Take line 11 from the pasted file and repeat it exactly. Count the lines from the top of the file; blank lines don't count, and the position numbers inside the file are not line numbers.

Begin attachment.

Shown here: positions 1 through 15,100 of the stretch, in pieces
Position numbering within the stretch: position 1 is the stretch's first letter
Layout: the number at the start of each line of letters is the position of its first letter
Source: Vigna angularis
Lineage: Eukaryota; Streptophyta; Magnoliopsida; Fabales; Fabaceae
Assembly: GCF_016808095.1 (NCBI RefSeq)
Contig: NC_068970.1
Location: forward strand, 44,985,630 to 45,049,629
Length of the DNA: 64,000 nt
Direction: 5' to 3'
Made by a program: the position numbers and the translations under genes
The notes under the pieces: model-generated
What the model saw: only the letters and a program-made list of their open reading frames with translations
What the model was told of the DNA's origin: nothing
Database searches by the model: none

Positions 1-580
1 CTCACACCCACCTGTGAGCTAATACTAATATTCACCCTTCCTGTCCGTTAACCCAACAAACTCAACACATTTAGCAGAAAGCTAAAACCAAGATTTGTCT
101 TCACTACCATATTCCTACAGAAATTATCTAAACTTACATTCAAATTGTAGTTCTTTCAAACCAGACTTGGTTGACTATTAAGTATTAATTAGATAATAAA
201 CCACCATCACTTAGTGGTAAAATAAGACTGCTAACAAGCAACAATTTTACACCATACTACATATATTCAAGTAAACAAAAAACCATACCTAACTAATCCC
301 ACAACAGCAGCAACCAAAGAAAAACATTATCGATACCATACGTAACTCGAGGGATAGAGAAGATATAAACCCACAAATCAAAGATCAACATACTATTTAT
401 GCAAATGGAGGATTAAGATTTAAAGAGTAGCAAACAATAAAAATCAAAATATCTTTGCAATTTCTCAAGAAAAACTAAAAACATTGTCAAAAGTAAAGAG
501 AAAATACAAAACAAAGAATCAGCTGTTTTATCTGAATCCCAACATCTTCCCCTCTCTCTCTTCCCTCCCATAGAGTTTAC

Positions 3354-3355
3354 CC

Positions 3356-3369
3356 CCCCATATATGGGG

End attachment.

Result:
Made by a program: the position numbers and the translations under genes